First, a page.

Organ bio-printing gets a breath of fresh air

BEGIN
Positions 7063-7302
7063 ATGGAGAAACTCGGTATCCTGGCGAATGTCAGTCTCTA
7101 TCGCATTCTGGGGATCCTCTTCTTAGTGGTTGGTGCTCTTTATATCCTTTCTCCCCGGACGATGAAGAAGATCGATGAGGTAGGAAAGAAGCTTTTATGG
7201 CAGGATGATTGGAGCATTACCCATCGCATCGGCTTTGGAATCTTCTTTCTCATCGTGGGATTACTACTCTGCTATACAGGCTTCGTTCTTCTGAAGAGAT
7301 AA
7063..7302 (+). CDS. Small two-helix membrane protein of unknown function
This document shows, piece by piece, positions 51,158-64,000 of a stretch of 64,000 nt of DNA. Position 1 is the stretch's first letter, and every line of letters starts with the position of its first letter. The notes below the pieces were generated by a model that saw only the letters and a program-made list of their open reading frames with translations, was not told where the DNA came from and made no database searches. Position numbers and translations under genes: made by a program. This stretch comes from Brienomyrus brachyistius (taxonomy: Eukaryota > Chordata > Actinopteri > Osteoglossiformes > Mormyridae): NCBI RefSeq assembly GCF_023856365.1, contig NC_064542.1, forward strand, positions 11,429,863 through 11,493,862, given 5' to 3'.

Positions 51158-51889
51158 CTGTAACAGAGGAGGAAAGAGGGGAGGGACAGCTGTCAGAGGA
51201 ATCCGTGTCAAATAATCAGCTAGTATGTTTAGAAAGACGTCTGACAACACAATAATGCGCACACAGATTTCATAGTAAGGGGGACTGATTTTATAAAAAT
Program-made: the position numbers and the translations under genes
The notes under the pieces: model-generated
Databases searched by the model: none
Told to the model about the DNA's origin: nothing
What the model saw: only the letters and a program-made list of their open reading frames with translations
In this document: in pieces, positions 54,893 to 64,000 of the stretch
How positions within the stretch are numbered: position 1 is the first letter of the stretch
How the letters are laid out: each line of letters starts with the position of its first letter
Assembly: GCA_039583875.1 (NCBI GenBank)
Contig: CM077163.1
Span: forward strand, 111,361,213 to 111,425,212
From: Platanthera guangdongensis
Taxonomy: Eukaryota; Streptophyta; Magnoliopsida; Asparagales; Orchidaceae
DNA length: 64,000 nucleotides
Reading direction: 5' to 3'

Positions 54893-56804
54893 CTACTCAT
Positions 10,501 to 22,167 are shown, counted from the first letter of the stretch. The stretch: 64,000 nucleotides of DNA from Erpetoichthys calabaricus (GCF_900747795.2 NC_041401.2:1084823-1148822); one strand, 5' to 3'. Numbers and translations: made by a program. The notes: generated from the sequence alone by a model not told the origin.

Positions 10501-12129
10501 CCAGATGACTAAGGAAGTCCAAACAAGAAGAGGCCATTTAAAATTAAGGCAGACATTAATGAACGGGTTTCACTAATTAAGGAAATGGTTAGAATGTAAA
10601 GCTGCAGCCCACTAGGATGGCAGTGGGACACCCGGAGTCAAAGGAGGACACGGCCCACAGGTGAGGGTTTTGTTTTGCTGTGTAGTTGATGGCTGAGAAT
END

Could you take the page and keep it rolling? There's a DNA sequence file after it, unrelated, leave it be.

Bioengineers have cleared a major hurdle on the path to 3D printing replacement organs and tissues with a new open-source technique for bioprinting tissues and templates with exquisitely entangled vascular networks similar to the body’s natural passageways for blood, air, lymph and other vital fluids. The research is featured on this week’s cover of Science magazine. It includes a visually stunning proof-of-principle — a scale-model of a lung-mimicking air sac where airways and blood vessels never touch yet still exchange oxygen — and experiments to test whether a bioprinted implant with both blood vessels and liver cells could benefit mice with a genetic condition that mimics human liver disease. The work was led by bioengineers Jordan Miller of Rice University and Kelly Stevens of the University of Washington (UW) and included 15 collaborators from Rice, UW, Duke University, Rowan University and Nervous System, a design firm in Somerville, Mass.

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